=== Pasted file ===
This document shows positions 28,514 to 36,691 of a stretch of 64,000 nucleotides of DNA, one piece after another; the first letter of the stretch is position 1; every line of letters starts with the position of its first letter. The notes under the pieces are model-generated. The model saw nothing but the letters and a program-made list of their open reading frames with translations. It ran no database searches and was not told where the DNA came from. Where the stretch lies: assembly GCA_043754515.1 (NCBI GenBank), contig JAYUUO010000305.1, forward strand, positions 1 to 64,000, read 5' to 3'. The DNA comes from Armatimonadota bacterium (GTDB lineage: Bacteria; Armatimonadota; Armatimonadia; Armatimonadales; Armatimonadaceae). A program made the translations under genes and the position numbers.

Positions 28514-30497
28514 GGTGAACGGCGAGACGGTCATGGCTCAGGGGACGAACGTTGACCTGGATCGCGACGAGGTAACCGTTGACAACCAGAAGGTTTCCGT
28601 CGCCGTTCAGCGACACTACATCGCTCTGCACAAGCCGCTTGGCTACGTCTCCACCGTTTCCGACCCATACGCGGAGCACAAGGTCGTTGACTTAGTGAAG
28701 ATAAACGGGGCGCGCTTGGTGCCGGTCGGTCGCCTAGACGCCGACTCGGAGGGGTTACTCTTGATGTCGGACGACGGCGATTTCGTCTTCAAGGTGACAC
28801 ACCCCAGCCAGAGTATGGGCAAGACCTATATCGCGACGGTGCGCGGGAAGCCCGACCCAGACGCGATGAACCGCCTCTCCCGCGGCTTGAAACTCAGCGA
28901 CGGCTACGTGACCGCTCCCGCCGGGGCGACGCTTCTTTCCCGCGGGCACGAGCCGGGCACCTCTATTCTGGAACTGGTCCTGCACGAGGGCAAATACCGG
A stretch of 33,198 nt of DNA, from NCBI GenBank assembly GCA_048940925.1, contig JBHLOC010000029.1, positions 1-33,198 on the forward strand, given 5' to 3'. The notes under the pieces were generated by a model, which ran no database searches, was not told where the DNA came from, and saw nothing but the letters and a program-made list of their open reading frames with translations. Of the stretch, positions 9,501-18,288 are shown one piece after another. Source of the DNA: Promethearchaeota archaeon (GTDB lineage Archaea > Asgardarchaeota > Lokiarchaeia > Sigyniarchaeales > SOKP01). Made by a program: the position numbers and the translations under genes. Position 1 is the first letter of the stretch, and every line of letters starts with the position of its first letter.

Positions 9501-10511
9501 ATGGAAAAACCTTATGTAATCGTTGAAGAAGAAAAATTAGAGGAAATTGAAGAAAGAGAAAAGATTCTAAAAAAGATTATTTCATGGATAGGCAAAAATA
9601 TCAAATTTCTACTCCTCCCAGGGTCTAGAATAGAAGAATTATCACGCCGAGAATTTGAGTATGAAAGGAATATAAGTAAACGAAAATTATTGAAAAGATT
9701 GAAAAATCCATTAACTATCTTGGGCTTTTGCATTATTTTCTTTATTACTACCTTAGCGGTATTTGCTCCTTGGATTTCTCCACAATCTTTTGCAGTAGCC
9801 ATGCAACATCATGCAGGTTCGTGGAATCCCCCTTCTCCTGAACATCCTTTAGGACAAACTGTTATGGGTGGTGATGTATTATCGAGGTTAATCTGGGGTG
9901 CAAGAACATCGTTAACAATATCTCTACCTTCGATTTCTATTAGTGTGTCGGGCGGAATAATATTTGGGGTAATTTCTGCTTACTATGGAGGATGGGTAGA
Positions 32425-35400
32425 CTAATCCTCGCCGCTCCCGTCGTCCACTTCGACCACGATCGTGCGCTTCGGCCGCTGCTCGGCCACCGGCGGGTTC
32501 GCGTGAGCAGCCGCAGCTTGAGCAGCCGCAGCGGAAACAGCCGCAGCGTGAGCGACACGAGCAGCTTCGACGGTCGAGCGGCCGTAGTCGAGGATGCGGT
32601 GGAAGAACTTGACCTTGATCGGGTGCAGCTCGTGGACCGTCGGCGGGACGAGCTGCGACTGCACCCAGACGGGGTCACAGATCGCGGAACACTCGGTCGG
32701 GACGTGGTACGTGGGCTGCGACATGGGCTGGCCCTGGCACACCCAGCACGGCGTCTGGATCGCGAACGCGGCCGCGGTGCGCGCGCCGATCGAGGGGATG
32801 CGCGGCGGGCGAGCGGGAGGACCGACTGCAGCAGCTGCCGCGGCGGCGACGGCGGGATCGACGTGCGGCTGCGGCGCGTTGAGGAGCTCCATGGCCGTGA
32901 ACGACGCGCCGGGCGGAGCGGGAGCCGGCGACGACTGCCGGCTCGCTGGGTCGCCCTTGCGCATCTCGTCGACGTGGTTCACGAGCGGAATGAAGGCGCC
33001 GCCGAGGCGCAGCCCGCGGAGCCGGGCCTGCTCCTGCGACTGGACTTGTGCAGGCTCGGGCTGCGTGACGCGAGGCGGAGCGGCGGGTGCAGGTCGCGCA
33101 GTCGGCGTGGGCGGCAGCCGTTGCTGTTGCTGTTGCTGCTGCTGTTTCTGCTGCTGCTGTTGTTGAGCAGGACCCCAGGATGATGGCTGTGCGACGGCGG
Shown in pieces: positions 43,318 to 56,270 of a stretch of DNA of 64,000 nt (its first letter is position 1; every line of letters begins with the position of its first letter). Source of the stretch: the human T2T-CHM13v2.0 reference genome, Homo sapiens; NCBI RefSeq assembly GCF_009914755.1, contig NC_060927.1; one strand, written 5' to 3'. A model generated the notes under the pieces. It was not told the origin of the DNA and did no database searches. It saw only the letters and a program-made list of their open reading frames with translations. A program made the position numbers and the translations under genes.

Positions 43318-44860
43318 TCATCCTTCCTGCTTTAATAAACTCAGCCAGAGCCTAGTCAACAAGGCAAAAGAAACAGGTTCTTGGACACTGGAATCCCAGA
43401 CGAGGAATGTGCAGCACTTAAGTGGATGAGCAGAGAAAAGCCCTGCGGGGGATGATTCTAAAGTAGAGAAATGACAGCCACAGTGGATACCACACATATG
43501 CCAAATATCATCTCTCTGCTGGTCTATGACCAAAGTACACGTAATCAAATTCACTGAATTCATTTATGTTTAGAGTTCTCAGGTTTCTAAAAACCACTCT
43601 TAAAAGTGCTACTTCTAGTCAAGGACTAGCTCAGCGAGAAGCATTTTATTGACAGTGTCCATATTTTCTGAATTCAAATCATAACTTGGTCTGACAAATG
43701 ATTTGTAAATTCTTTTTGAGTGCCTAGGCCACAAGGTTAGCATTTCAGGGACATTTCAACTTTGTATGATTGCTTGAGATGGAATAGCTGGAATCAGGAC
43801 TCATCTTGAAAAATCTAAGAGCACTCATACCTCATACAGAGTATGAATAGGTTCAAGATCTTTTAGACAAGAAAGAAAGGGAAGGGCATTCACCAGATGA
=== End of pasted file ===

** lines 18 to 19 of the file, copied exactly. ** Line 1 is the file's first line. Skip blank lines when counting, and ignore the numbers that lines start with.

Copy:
32601 GGAAGAACTTGACCTTGATCGGGTGCAGCTCGTGGACCGTCGGCGGGACGAGCTGCGACTGCACCCAGACGGGGTCACAGATCGCGGAACACTCGGTCGG
32701 GACGTGGTACGTGGGCTGCGACATGGGCTGGCCCTGGCACACCCAGCACGGCGTCTGGATCGCGAACGCGGCCGCGGTGCGCGCGCCGATCGAGGGGATG